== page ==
ECPAT has released a new report that says outdated laws and weak legal enforcement are increasing the risk of the sexual exploitation of children across Southeast Asia. Underlying these risk factors is a weak legal infrastructure in many Southeast Asian countries, which is allowing offenders to act with impunity. And it is not just foreigners who are to blame, perpetrators today are largely from the region.
The Trade in Human Beings for Sex in Southeast Asia brings together 28 senior scholars and experts hailing from all over the world in various disciplines: Ethnology and Social Anthropology, Sociology, Geography, Political Science, Psychology, Psycho-Criminology, Medicine, Law, Economics, History, as well as Humanitarian assistance to give a general statement on slavery, prostitution and trafficking in persons in this region. In recent years, prostitution in women and children for the purpose of sexual exploitation has been steadily increasing at an alarming rate. Underlying reasons are not only the ongoing process of globalization and the lagging behind of the concerned emerging countries, but also a number of cultural factors specific to this region.
It took a bit of time for Mark, a year-old retiree from London, to understand why so many middle-aged white men were hanging out alone in the sad-looking bar of his hotel in Vientiane, Laos, when he visited in Then he saw all the local young women loitering nearby. Tourism is taking a turn for the torrid in Laos — and the once isolated country has a host of rivals that stretches all the way to Myanmar and Bangladesh.
Security threats are no longer just about military confrontation, territorial disputes, and nuclear proliferation. They also arise from nonmilitary dangers such as climate change, natural disasters, infectious diseases, and transnational crimes. Among these nontraditional security threats, human trafficking looms large, especially in Southeast Asia, where natural disasters and military conflicts lead to displaced people and refugees, who are particularly vulnerable to this heinous crime.
While most countries of Southeast Asia resist the classification of prostitution as an industry, or sex work as an acceptable occupation in national statistics, there is no doubt that millions of women in the region earn a livelihood from selling sexual services. To do this virtually all of these women are forced to leave their birthplaces and residences and migrate to places where they will have some anonymity. Often this migration is involuntary, and sometimes it involves cruel exploitation.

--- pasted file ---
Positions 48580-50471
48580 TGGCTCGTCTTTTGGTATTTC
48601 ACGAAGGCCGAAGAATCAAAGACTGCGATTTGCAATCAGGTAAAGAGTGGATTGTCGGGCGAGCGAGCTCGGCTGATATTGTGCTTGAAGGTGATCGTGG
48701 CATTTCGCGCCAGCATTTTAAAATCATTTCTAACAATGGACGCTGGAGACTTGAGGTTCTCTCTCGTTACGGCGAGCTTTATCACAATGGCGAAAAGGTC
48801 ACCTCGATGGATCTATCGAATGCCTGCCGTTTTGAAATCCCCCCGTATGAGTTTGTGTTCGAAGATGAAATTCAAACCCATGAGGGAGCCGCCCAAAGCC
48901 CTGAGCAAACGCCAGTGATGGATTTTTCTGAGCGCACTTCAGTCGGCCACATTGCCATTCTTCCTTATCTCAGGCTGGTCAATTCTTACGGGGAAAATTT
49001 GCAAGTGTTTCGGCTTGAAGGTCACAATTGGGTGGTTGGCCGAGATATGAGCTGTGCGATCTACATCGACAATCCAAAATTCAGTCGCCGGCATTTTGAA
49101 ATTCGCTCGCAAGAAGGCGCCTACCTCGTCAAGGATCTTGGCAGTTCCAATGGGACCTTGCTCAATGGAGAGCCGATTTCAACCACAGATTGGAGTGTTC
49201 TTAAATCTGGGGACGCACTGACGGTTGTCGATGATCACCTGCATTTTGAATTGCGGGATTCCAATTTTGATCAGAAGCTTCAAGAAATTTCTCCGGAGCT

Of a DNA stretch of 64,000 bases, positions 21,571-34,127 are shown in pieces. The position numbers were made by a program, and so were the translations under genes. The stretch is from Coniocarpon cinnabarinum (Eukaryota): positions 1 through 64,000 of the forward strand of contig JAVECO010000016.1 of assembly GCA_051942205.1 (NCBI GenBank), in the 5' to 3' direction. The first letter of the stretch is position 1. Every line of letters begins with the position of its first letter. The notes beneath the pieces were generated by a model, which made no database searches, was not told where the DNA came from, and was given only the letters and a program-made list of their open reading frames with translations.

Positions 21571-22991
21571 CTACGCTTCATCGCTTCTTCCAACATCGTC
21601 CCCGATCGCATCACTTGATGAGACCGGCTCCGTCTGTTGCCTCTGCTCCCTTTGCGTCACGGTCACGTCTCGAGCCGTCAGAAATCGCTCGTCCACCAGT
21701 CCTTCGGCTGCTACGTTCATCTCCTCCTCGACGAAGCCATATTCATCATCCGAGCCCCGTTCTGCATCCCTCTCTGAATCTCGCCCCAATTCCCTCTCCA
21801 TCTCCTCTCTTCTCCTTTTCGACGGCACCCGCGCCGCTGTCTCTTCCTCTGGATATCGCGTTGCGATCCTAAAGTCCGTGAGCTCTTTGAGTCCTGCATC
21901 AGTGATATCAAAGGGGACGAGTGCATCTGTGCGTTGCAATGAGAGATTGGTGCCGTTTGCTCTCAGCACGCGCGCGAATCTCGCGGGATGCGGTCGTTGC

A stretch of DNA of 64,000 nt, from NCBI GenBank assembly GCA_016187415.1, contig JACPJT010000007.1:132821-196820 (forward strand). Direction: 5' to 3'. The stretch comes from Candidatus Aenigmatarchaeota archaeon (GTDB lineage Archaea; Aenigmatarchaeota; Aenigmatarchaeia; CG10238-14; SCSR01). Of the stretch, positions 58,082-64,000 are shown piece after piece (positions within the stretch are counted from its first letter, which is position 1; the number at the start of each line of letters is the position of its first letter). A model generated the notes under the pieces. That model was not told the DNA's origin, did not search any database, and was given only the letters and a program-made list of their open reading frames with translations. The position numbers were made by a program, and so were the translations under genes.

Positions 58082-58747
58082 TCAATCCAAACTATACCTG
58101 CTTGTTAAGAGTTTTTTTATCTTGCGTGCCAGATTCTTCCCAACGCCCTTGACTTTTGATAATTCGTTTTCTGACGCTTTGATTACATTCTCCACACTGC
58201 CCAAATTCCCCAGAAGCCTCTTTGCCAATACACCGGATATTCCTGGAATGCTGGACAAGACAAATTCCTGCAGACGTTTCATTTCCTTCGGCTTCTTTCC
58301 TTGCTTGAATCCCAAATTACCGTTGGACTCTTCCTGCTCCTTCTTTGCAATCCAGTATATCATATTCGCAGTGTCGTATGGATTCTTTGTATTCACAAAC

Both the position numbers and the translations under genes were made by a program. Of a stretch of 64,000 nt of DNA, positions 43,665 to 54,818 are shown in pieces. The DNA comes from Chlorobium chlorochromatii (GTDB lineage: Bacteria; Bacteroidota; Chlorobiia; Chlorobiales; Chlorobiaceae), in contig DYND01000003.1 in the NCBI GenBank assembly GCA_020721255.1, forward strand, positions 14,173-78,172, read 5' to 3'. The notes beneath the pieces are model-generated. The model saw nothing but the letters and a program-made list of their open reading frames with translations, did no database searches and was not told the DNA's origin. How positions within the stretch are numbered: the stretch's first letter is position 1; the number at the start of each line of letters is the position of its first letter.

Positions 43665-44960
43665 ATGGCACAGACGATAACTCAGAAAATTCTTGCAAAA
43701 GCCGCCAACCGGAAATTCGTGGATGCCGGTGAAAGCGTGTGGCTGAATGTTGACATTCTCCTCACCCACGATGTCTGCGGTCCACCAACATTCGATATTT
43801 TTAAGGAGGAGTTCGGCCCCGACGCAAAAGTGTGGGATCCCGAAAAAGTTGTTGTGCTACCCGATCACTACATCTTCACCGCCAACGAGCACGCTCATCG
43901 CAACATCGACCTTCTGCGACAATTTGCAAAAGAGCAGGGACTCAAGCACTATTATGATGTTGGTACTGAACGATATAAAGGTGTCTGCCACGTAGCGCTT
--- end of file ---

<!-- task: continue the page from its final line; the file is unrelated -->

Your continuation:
The report suggests that in spite of Asia's economic crisis, the economic and social forces driving the sex industry show no signs of slowing down, particularly in light of rising unemployment in the region. According to Ms. Lin Lim, the ILO official who directed the study, "If the evidence from the recession of the mids is any indication, then it is very likely that women who lose their jobs in manufacturing and other service sectors and whose families rely on their remittances may be driven to enter the sex sector.
BANGKOK Reuters - Rising internet use in Southeast Asia is fuelling the spread of material that is abusive and sexually exploitative of children, particularly as growing numbers of young people put footage of themselves online, an Australian police expert said on Tuesday. Regional internet availability is about 50 percent, a recent study showed, but the figure rises to 58 percent in the Philippines, a hub for online sex abuse, while in Thailand, where the problem is growing, it reaches 67 percent. In a seven-day check on Bangkok, more than 3, individual internet addresses had been identified sharing child exploitation material, said Rouse, who was speaking on the sidelines of a conference in the Thai capital.
Websites promoting tours of Southeast Asia are splashed with colorful images of golden temples, exotic jungle flowers, pristine waters, smiling children, beautiful women and happy men. There are an estimated 27 million slaves worldwide, and more than 24 million of them, or 89 percent, live in Southeast Asia. Human trafficking takes a variety of forms and occurs in a multitude of industries, and the most widely accepted definition of it is that from the United Nations Protocol to Prevent, Suppress and Punish Trafficking in Persons, Especially Women and Children, Supplementing the United Nations Convention Against Transnational Organized Crime. The TIP Protocol has been promoted in all anti-trafficking efforts for over a decade.
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